Barclays Zimbabwe managing director George Guvamatanga told an investment conference on Monday businesses were still worried about politics despite the formation of a unity government between arch rivals President Robert Mugabe and Prime Minister Morgan Tsvangirai.
"We are all arguing over what premium to put on the Zimbabwe risk factor, and what that risk is," he said. "We are still trying to find our feet."
Guvamatanga said banks in Zimbabwe held $475 million in deposits at the end of May while an estimated $600-$1,000 million cash was circulating outside the banking system.
Zimbabweans lost confidence in the financial sector years of hyperinflation that triggered bank note shortages and left many people having to carry bundles of cash for simple transactions.
"We still have an issue of trust because people lost their money during several currency changes, and so they are not going to the banks," he said.
Guvamatanga said while the adoption of multiple foreign currencies had eased inflation of 230 million percent a year ago, banks were struggling to attract savings and offer loans.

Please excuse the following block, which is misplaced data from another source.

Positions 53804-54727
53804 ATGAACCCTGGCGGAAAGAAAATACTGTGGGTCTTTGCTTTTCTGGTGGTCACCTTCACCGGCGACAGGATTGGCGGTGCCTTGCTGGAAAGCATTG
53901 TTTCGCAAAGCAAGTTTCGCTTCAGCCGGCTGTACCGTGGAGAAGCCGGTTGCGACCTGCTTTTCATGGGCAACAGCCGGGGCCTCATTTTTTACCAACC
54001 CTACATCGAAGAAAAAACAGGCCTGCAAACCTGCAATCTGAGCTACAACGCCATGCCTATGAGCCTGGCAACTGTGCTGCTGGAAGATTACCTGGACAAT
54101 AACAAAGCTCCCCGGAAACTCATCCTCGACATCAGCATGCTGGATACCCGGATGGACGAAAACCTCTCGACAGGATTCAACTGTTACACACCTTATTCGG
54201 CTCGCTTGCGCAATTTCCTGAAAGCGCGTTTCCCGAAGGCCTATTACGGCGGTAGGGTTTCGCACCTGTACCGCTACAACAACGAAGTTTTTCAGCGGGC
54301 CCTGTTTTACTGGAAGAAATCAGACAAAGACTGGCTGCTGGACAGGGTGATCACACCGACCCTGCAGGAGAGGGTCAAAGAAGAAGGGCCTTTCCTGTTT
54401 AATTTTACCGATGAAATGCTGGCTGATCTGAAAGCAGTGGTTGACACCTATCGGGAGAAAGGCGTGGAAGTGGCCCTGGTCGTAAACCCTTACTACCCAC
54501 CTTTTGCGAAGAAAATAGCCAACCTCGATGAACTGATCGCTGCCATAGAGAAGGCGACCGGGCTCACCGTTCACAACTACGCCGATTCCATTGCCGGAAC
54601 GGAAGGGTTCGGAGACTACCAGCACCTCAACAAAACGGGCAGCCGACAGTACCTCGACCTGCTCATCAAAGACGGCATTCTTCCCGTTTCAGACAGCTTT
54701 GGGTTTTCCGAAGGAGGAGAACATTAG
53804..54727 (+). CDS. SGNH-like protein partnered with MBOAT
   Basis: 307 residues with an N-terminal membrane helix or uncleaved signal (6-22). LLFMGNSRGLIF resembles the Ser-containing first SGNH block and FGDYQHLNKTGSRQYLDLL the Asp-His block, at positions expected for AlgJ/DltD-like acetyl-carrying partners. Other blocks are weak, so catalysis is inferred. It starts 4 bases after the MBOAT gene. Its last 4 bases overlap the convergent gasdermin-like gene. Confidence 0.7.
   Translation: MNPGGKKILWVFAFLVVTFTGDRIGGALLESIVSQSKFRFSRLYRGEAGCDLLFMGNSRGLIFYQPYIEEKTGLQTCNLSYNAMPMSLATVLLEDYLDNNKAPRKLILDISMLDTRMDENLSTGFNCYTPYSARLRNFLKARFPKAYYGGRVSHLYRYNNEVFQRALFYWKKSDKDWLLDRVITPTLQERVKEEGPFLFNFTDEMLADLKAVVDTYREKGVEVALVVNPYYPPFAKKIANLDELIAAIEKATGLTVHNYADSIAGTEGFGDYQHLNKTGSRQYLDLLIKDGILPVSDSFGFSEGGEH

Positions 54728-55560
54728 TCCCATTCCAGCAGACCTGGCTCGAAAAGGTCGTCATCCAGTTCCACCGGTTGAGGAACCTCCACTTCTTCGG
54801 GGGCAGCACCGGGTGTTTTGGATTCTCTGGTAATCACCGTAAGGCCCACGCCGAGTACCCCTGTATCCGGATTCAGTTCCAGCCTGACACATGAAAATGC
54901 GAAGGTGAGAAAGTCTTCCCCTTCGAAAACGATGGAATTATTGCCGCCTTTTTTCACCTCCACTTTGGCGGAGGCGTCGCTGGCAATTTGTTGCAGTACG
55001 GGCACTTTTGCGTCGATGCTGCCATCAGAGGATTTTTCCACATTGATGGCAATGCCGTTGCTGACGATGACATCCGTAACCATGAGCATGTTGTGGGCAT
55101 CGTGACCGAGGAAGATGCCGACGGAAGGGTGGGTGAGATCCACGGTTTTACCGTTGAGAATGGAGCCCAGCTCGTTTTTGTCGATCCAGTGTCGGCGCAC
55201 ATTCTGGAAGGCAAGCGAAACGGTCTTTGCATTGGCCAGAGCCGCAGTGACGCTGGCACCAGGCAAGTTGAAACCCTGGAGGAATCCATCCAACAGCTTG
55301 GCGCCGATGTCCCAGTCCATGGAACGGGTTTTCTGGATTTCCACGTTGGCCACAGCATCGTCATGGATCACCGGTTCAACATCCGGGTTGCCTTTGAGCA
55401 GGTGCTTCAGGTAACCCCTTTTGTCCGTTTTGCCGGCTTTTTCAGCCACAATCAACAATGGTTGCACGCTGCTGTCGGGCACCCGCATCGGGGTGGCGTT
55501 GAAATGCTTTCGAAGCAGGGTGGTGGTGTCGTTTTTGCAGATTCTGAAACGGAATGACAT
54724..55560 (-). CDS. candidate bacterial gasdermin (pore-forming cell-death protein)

But he said Barclays Zimbabwe, a subsidiary of British bank Barclays Plc and one of four foreign banks in the country, would be able to expand in a market with 28 banks.
"Despite the challenges, Barclays is maintaining a consistent strategy and direction. We believe that we can cautiously and confidently grow the business," he said.
He declined to give earnings or revenue forecasts, citing stock exchange disclosure restrictions.
Guvamatanga said Barclays had managed to maintain all 40 branches and 987 workers despite an economic decline described by the World Bank as the fastest outside a war zone.
"Although other banks have been forced to retrench and to introduce short-working hours, we have maintained our position because we are looking ahead," he said.
There had been "some positive change in both the political and economic environment" since February’s launch of a power-sharing government, he said.
In January, Harare lifted a ban on the use of foreign currency to stem hyperinflation that had rendered the Zimbabwe dollar almost worthless.
The move left Zimbabwe without an interbank market and reduced the central bank to a simple supervisory role as it lacks foreign currency reserves to be banker of last resort.